I’m going to tell you a secret. I’ve never liked this Leafs team very much.
It’s not the players, especially not now when the chaff is fully combined to the depth, and the meat of the team is all wheat. That metaphor got away from me there a little.
It’s not the coaches, any of the past, present and potential future men behind the bench. Most of them have been high-end thinkers who made plausible decisions. It’s really easy to get huffy because the coach doesn’t play the guy on the fourth line you like, but for most of the meaningful decisions all of them have made, I could construct a logical train of thought in service of a reasonable plan and outcome. Even if I would have done very different things some of the time.
It’s not the management. I liked a lot of what Lou Lamoriello did, I like more of what Kyle Dubas does, and I don’t think Mark Hunter should be judged solely on a mixed draft record. He had some good qualities. He had some bad ones too, namely a desire to do instead of manage, which I think Dubas is very prone to as well. But never mind that.
It’s the whole package that is the end result of all the reasonable choices, cap considerations, trades, personnel deployment and skills and systems analysis that I don’t like. They kept taking the right turns in the road, and they ended up... Well, some people like Disney World too, and I hate that sort of thing. This is a taste issue at least in part.
The first time I ever saw Finland play hockey, I was transfixed. This is years back, and the world has shrunk, and national team characteristics are now old stereotypes that largely mislead, but back then the Finns were geometry on ice. There was a starkness and clean purity to how they played. It looked so fitting in that blue and white jersey, colours washed out by a northern sun. Their game was a team game, and it began with the passing and the puck control. It was puck focused, not player-focused. Canadians had lousy puck skills in those days.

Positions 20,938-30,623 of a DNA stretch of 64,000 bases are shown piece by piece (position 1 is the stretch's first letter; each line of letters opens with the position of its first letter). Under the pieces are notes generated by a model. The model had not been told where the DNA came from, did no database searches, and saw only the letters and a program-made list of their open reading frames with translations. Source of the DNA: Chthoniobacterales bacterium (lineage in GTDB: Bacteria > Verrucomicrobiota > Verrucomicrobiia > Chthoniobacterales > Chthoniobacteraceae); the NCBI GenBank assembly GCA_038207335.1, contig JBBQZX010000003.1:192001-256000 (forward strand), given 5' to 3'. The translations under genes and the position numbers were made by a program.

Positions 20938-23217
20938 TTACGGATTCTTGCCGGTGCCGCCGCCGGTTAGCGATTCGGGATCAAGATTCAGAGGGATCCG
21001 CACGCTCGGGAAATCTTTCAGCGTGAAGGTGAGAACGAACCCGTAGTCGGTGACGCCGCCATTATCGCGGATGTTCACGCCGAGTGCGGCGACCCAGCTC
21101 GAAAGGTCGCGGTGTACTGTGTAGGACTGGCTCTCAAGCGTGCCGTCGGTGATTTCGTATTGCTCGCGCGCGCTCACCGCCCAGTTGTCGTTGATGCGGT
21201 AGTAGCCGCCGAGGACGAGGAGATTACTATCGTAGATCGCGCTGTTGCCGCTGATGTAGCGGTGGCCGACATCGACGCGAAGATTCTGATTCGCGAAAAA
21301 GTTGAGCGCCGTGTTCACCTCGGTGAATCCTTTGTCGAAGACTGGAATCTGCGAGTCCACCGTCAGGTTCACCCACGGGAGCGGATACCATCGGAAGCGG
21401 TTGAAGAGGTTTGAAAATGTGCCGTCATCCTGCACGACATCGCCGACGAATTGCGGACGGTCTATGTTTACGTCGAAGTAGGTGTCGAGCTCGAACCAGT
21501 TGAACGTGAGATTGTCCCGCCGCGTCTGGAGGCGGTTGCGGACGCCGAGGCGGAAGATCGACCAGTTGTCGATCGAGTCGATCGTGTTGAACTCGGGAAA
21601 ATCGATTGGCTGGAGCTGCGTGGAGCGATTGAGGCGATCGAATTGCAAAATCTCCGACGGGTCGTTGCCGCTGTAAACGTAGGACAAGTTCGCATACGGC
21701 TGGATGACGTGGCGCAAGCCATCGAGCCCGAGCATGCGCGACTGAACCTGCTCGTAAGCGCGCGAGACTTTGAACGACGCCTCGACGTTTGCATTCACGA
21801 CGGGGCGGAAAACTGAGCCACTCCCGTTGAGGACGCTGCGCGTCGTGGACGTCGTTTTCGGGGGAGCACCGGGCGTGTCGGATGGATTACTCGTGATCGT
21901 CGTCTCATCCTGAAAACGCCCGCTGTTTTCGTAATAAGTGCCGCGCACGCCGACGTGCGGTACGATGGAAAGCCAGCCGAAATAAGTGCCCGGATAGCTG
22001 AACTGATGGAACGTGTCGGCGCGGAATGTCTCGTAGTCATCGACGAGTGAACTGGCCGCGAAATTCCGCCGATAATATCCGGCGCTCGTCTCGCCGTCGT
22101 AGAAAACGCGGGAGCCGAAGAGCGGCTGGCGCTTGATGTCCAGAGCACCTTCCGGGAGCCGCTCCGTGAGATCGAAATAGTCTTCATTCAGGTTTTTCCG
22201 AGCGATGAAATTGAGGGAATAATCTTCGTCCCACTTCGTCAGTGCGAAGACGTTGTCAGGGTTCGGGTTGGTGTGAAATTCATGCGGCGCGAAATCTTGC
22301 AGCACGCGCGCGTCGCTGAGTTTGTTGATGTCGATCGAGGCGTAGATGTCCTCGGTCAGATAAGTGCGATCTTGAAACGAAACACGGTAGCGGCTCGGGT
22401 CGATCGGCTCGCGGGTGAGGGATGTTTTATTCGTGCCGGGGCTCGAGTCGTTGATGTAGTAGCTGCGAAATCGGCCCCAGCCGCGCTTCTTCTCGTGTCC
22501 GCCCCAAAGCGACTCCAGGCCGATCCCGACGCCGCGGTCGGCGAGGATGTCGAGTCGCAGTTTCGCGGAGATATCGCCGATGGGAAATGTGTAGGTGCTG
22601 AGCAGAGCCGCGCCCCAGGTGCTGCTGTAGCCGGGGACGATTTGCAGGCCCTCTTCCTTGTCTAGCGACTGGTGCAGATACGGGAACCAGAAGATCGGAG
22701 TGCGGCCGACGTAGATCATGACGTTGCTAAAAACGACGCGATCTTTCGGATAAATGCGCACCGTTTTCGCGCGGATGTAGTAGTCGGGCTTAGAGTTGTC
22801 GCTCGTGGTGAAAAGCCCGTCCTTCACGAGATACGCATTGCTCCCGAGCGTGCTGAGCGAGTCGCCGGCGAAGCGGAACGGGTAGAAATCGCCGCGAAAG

No one eats the same meal everyday of their lives; people like variety, and I also really liked a totally different team. In the days before the collapse of the Soviet Union, the Czechoslovakian teams were a caged beast, a different sort of animal to the Finns and the Russians, but caged up and forced to act Russian. When they broke out of the cage, the Czech team became this amazing pastiche of the world of hockey. They were Russian, but they embraced the rock-and-roll of North American hockey; they were tough, but smart; they were mathematical but creative. Or at least that’s how I remember it. They weren’t ever all that good, though; it’s tough being a small country in a big world.
How does all this affect the Leafs, though?
They’re a mess, that’s how. And they’ve always been one. I’ve been analyzing the shots this team takes and allows for years, from the tank year to now, and barring that tank year, which was a spectacular education in why you should never stop looking when you see a good percentage number, they’ve been a mess.
I’ve made up metaphors for it, things that likely sounded approving. A roller coaster ride with the brakes off. A Ferrari engine in an old Toyota with a special forcefield generator in the trunk. All forward gear, drive, drive, and never look back, and yet... they’ve always seemed a little stupid to me. I’m not fond of stupid.
I don’t like that style of wide-open hockey with no geometry to it at all. I watched the Bruins play Tampa before the playoffs (I don’t remember which one) and it was genuinely the first time I’d ever watched a Bruins game to just watch them. Because, yuck, right?